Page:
• Bed frame
    • Bedside tables
    • Dining room table and chairs
  • Dressers and wardrobes
    • Collectible sets (stamps, cards, etc.)
    • Jewelry and mementos
  • Bathroom essentials
    • Electric razor
    • Hair dryer
    • Shower curtain
    • Floor mat
    • Cleaning supplies

That should cover most of what you own, if not all of it. Think about the cost to replace those items individually and then add them up to get the replacement cost you’ll need to get for your home contents insurance policy, especially if you’re renting.

What Does a “Contents Limit” Mean?

Your contents limit is the maximum amount that your insurance company will pay out in the event they have to reimburse you as a result of a claim. But in addition to understanding what your total limit is, it’s also important to review your insurance policy for any specific category limits that your policy may have.

For example, insurance companies may have maximum limits for individual items such as jewelry, watches, fine art, and even bicycles just to name a few. But not to worry, because if you have an individual item that exceeds the limit for that category, you still have options to insure the full value of these items on an individual basis. This is referred to as “scheduling” these items which is a conversation to have with your broker. So if you have a $10,000 bicycle, but your policy has a maximum limit on bicycles set at $2,500, unless you schedule this bike you would only be entitled to the maximum benefit of $2,500 should you file a home insurance claim.


Not sure what your contents insurance limit is? Get a 3-minute quote with us to find out what yours looks like.

When purchasing a home insurance policy, remember to give extra consideration to what “stuff” you actually have. Whether you own your home or condo, and even if you’re renting, keep in mind that your insurance company doesn’t know what it doesn’t know.

You need contents insurance to protect yourself financially in case your belongings are lost or suffer damage.

What Exactly Is Content Insurance in Ontario?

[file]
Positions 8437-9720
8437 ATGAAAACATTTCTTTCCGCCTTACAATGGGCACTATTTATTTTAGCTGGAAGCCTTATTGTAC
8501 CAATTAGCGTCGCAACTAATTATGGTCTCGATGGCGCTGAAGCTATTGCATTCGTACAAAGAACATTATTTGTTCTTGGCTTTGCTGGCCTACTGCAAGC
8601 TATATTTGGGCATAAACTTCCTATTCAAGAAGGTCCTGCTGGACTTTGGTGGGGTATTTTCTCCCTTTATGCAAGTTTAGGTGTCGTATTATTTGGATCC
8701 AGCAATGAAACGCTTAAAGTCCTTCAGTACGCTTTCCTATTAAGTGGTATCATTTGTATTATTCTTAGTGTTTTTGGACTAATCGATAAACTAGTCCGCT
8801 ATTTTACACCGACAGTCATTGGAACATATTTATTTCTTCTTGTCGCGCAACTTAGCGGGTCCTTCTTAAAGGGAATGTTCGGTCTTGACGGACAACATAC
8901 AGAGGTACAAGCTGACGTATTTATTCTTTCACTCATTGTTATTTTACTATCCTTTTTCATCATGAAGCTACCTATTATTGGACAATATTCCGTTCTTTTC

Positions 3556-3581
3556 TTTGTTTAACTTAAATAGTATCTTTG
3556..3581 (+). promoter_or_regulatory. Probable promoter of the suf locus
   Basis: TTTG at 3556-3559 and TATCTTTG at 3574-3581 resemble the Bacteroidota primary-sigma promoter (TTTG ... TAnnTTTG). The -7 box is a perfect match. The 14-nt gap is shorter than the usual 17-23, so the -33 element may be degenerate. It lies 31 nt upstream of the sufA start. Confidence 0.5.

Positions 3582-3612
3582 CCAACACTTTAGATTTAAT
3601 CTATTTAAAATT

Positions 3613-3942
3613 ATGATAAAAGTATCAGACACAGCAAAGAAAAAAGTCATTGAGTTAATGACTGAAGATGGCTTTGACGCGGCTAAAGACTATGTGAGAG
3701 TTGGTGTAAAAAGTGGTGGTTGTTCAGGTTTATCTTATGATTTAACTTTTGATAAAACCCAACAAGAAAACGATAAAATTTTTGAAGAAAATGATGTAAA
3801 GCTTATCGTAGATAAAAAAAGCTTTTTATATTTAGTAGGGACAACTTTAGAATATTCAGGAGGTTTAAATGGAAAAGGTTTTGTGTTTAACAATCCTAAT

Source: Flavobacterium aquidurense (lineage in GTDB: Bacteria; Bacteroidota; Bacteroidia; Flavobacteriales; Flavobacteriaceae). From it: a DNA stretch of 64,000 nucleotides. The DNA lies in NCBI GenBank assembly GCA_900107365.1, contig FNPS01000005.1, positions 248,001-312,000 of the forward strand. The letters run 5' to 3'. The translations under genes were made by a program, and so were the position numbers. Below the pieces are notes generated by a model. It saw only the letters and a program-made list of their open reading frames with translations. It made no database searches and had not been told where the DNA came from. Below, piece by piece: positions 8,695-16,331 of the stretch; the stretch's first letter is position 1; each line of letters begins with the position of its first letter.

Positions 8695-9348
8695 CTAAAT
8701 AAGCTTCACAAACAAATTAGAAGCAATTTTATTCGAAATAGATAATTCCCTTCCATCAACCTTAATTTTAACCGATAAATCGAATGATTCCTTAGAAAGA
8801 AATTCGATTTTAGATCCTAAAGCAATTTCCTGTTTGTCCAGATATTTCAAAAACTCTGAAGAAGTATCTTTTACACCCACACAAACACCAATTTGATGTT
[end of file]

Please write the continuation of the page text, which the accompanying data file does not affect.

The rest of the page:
Your belongings are typically referred to as your “contents” on a home insurance policy. This refers to everything in your home that occupies space in every room, your basement, your closets, and storage rooms on your property. Don’t forget about your garage and any sheds in the backyard, either.

It’s easy to forget about the things that you don’t look at every day, which is why the best way to approach this is to go room by room in your home and create a personal inventory.

How Much is Home and Contents Insurance on Average?

A limit for your contents insurance will usually be predetermined when you first purchase your policy. Each insurance company may calculate this limit slightly differently, but it tends to represent approximately 30% of the cost to rebuild your home.

The company’s home contents value calculator can figure this out, but always get a second opinion on any home contents value calculator you find out there. For example, if the cost to rebuild your home is $500,000, your contents coverage will be calculated at about $150,000.

With condo or renters insurance, your contents coverage limit is set by you without the use of a home insurance calculator. In this case, it’s important for you to determine the appropriate amount of coverage on your own. Insurance companies will sometimes have general rules, but these are established to help you as a guideline or point of reference.